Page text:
This is interesting. I just read that Microsoft is looking to buy Softricity. Softricity makes an interesting virtualization product that does “application virtualization”. Basically, you run only one OS, but each application runs in a protected “sandbox”. Each application can have conflicting DLL’s (for example), and are otherwise unable to affect each other. An obvious benefit from a stability and security standpoint, but they go further and use their technology to stream applications over the network to allow them to be installed “on demand”. It sounds interesting, and MS acquiring them would suggest we’ll be seeing this in future version of Windows or of SMS.
One of the things I’ve hated about having to move from a Mac to Windows at work is how completely kludgetastic the installation and management of applications is on Windows by comparison to the Mac. The example I always like to give people is that I was able to backup my Mac by merely copying my home folder and the Applications folder to an external hard drive. The I reformatted my Mac and was able to restore by just copying the home folder and Applications folder back to the local hard drive. With the exceptions of my Cisco VPN client and Virtual PC, Every single application on my Mac simply worked without a re-install. Compare that to the nightmare of trying to figure out where a Windows applications has dropped it’s bits and pieces around your system.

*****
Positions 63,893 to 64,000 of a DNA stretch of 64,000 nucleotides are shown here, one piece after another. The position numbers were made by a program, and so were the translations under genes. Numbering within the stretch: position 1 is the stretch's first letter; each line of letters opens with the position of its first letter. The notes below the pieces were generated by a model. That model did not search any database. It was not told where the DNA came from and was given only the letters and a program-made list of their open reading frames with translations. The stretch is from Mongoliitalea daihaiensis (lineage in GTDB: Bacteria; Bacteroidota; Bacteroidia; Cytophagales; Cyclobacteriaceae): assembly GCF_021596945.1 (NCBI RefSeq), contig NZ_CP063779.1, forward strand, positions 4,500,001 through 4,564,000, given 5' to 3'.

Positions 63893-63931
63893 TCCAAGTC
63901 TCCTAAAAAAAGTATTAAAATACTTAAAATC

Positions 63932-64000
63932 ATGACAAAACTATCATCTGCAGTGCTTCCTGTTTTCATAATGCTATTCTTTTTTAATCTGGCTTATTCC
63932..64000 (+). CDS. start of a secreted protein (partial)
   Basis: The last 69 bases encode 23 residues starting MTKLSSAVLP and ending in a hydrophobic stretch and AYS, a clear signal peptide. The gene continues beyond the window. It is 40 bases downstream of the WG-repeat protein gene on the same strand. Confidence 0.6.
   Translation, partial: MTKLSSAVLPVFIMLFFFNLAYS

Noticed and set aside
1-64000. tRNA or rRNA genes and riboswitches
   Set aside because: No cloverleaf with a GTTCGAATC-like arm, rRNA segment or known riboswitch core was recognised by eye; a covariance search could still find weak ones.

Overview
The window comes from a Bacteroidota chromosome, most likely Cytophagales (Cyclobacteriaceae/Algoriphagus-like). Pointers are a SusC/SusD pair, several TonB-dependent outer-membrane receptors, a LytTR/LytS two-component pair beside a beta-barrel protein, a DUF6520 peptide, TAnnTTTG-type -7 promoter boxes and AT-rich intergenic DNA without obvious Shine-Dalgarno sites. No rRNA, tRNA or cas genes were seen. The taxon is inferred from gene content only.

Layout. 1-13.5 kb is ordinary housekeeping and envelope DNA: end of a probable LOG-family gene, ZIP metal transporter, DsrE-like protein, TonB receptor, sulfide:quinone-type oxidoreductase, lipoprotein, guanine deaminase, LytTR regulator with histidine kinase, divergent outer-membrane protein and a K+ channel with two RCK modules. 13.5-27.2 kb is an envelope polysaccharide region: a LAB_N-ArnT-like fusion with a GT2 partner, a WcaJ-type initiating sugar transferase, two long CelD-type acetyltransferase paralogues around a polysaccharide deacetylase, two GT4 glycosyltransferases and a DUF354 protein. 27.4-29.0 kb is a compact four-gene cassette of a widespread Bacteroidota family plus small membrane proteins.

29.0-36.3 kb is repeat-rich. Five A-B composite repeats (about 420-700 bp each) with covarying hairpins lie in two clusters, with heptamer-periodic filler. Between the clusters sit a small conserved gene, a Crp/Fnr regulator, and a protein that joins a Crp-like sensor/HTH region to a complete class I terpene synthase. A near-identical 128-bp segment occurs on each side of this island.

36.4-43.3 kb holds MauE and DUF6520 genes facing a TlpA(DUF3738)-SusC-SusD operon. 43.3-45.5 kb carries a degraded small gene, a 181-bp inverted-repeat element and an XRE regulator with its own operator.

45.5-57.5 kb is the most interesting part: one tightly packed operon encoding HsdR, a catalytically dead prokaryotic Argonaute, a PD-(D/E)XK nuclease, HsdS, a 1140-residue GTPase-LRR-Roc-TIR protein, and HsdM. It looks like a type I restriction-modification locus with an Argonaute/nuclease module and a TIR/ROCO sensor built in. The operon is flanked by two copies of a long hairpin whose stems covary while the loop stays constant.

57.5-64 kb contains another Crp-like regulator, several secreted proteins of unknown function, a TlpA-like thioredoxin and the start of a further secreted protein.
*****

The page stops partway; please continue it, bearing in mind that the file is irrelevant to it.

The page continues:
On the PC, it’s virtually impossible to move an application from one system to another or to restore an application that you’ve backed up. The result is that to move your applications to a new PC, to move them to a new hard drive, or to move them back to your system after reformatting is virtually impossible. Instead, you’ve got to go through the timeconsuming process of re-installing everything. This was painful enough back in the day when all apps came from physical media, but these days have the stuff on my computer is downloaded from the internet, and even those applications that did come on media (Windows, Office, etc) will require a lengthy process of downloading updates and service packs after I re-install them. It’s just so….. primative.
It sounds like the Softricity technology could potentially allow for application install/deinstall on Windows with a simplicity that’s at least similar to OSX app bundles, but with the added advantage of runtime isolation. We’ll see what the reality pans out to be.